Survival with good neurological function following out-of-hospital CA requires a well coordinated approach to care, including citizen awareness, early access to CPR, defibrillation, and EMS, and optimal emergency department and post-resuscitation care.12, 14–22
Unfortunately, survival with good neurological function remains uncommon and understanding the epidemiology of cardiac arrest in specific communities, as in Denver, represents the first step in identifying ways to improve survival.
The results of this study demonstrate similar survival outcomes relative to other metropolitan communities in North America, and support utilization of a two-tiered EMS system split between fire-based BLS and hospital-based ALS. In addition, our system is relatively unique in that it uses fixed dispersal for BLS and dynamic dispersal for ALS, and the results of this study, to our knowledge, represents the first description of cardiac arrest survival using this type of system.
Two articles published in the 1990s provided insight into how different EMS systems impact survival following out-of-hospital CA, and both reported large variations in survival across several distinct EMS systems.23, 24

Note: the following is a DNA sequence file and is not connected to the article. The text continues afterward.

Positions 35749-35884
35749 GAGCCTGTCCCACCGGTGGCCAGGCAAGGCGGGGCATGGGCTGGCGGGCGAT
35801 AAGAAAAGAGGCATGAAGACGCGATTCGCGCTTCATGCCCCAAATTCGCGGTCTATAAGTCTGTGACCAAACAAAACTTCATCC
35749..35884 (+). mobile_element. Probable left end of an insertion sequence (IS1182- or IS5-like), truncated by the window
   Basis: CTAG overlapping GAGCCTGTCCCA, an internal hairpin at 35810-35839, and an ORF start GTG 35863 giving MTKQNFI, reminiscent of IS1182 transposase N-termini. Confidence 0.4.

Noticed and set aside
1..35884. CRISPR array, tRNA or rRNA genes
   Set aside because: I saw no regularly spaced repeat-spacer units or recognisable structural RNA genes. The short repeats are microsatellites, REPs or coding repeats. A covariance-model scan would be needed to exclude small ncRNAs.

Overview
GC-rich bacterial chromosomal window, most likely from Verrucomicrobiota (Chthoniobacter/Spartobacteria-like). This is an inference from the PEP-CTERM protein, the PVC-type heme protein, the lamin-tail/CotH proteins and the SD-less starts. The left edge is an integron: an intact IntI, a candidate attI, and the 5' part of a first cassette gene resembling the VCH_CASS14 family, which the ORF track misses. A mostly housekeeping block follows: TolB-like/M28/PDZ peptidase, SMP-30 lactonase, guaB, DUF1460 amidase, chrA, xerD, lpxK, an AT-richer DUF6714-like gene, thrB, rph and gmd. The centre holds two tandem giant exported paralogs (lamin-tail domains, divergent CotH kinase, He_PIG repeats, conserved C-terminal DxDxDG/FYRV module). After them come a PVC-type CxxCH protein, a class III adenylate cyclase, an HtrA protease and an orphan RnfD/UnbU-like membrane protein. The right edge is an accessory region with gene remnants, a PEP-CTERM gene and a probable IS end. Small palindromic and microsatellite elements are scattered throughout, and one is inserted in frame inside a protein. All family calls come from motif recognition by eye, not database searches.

Both reviews classified EMS systems into one of five mutually exclusive systems using tiered response (one or two) and the level of training of the responders (basic emergency medical technicians (EMT), basic EMTs trained to use defibrillators, or paramedics). In both instances, the authors concluded that survival was greater in systems that used a two-tiered, BLS/ALS approach. Unfortunately, additional operational details of each EMS system were not provided in these reviews, making it difficult to know whether there are differences between fire- or non-fire-based systems or whether different dispersal mechanisms influence outcomes.
More recently, Persse et al.
reported the results of a study to compare survival following out-of-hospital CA due to VF between a uniform, “all ALS”, deployment strategy and a tiered deployment strategy within the same fire-based EMS system.25
Their study provided additional operational details related to deployment and how it may impact survival, although their EMS system was not split as it is with our system. The different cardiac arrest survival rates from other communities include a variety of EMS system structures that may influence survival.2,7,8
Unfortunately, it still remains unknown to what extent, if any, unique system differences, beyond the tiered approach, impact cardiac arrest survival.2,7,8